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The Fed is winning its war on inflation — and it means America could avoid a painful recession

Jerome Powell smiles after taking the oath of office for his second term as Chair of the Board of Governors of the Federal Reserve System at the Federal Reserve Building in Washington, DC, on May 23, 2022.Jerome Powell smiles after taking the oath of office for his second term as Chair of the Board of Governors of the Federal Reserve System at the Federal Reserve Building in Washington, DC, on May 23, 2022.


  • The Consumer Price Index, which measures inflation, plunged to 5.0% year-over-year in March.
  • It’s a slowdown from the February’s 6.0% reading, and it shows the Fed’s war on inflation is working.
  • While there’s still uncertainty from SVB’s collapse, Americans can likely avoid a recession in 2023.

Things are looking pretty good for the nation’s central bank — and Americans’ wallets.

On Wednesday, a new report from the Bureau of Labor Statistics found inflation fell by a whole percentage point based on the Consumer Price Index (CPI). CPI, one measure of inflation, plunged from a year-over-year change of 6.0% in February to a year-over-year change of 5.0% in March. That 5.0% inflation rate is the lowest since May 2021.


This is great news for the Federal Reserve, as it continues its work to get the country back to its target 2% inflation level. While the US still has a long way to go in reaching that goal, the latest economic data shows that the Fed’s continued interest rate hikes — most recently a 25 basis point increase in March — are working.

The PCE price index is another measure of inflation that the Fed closely watches. That has offered promising signs as well. This index saw a cooler month-over-month change in February compared to January, and year-over-year changes also show for the most part this inflation measure has been falling.

The Fed has also been looking for signs of labor market tightening, and it may be seeing those as well. The US added 236,000 jobs in March, which is a smaller gain than the months prior, and that slowdown to a still-strong but not overheated job market is what the central bank has been seeking.

“Even if it’s moderating or slowing down, the labor market’s still moving at a brisk pace,” Nick Bunker, economic research director for North America at Indeed Hiring Lab, told Insider.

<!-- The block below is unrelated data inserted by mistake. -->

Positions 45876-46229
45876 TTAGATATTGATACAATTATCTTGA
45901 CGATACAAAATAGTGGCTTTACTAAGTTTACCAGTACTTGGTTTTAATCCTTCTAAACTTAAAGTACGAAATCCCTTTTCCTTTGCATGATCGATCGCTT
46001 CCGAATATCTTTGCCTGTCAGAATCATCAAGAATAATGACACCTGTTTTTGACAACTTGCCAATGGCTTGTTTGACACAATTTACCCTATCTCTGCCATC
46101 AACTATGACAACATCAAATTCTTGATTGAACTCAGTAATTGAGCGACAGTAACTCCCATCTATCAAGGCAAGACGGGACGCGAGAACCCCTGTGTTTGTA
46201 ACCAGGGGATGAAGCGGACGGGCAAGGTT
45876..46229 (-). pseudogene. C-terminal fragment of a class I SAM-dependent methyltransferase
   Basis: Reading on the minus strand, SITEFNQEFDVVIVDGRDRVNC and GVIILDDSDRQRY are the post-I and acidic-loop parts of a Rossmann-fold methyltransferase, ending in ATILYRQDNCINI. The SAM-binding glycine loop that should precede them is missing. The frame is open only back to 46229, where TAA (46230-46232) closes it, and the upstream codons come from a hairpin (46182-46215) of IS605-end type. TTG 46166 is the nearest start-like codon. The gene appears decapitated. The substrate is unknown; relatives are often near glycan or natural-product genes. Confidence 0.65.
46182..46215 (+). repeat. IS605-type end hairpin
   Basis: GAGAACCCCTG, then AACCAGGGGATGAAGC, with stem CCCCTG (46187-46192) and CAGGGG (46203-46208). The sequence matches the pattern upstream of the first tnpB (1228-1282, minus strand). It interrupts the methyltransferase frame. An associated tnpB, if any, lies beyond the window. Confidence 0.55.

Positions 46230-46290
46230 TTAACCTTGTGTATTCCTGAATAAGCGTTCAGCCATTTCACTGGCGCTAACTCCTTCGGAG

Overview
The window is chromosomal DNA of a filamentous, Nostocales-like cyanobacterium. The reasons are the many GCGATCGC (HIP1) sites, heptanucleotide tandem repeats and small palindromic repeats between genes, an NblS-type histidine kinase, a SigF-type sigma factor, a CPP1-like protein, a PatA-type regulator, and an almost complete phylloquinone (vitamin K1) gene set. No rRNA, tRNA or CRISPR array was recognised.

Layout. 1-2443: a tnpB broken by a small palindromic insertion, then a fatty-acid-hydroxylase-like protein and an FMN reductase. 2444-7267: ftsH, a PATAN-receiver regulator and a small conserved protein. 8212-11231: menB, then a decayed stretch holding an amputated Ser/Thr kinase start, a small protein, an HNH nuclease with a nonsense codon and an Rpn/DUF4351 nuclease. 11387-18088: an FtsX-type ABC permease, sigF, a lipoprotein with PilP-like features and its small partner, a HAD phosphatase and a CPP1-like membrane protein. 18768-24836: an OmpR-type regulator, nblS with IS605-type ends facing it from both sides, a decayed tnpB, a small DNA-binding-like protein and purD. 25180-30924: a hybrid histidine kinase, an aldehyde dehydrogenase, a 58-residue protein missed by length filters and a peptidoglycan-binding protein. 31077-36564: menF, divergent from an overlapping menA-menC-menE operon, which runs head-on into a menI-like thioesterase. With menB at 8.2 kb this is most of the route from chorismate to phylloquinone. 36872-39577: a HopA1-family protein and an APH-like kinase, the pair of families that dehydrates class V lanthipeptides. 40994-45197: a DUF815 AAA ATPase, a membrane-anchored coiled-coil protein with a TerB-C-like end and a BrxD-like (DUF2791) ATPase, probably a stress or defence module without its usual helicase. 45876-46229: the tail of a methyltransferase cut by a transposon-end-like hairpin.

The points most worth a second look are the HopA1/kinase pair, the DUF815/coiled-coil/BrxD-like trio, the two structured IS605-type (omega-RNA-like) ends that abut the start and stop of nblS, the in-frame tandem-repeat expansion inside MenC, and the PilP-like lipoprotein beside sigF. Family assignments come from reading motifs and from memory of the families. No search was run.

It’s clear the economy is heading in the right direction, even as Fed Chair Jerome Powell has faced criticism from Democratic lawmakers over his continued interest rate hikes, and their potential to trigger job losses and an eventual recession. Following the March increase, Massachusetts Sen. Elizabeth Warren, for example, wrote on Twitter that Powell “made a mistake not pausing its extreme interest rate hikes.”

“I’ve warned for months that the Fed’s current path risks throwing millions of Americans out of work,” she said. “We have many tools to fight inflation without pushing the economy off a cliff.”

But Powell, in messaging he has maintained throughout the pandemic, said during the March press conference that he won’t be deterred from his goal of getting inflation down “because we know in the longer run that that is the thing that will most benefit the people we serve.”

While the Fed isn’t planning on cutting interest rates this year, the latest economic data is a hint that a pause could be on the horizon. Chicago Fed President Austan Goolsbee told the Economic Club of Chicago on Tuesday that following the “financial stress” from Silicon Valley Bank’s failure, “the right monetary approach calls for prudence and patience.”

“Given how uncertainty abounds about where these financial headwinds are going, I think we need to be cautious,” he said. “We should gather further data and be careful about raising rates too aggressively until we see how much work the headwinds are doing for us in getting down inflation.”

The bank’s collapse amplified Powell critics’ calls to pause interest rate hikes because of the economic uncertainty the debacle prompted. While Powell said the banking system “is sound and resilient,” the aftermath of the collapse could be “the equivalent of a rate hike, or perhaps more than that” because of likely tightening of credit conditions for businesses and families. 

To be sure, while the overall CPI change for March was great news, housing prices and apartment rents are still rising at a high rate. Meanwhile, the index for all items except food and energy, or core CPI, saw a slightly higher year-over-year increase in March than in February, powered in large part by those rising shelter prices.

As always, uncertainty is the name of the game. The Silicon Valley Bank collapse could make financial conditions tougher, slowing borrowing and spending for businesses and consumers alike. That along with too-high shelter and core inflation possibly keeping the Fed in a rate-hiking mindset means a recession isn’t completely off the books.

But still, the Fed is getting the data it needs to back a potential pause on interest rate increases — and it’s looking a lot more likely that a severe economic downturn can be avoided, after all.

Read the original article on Business Insider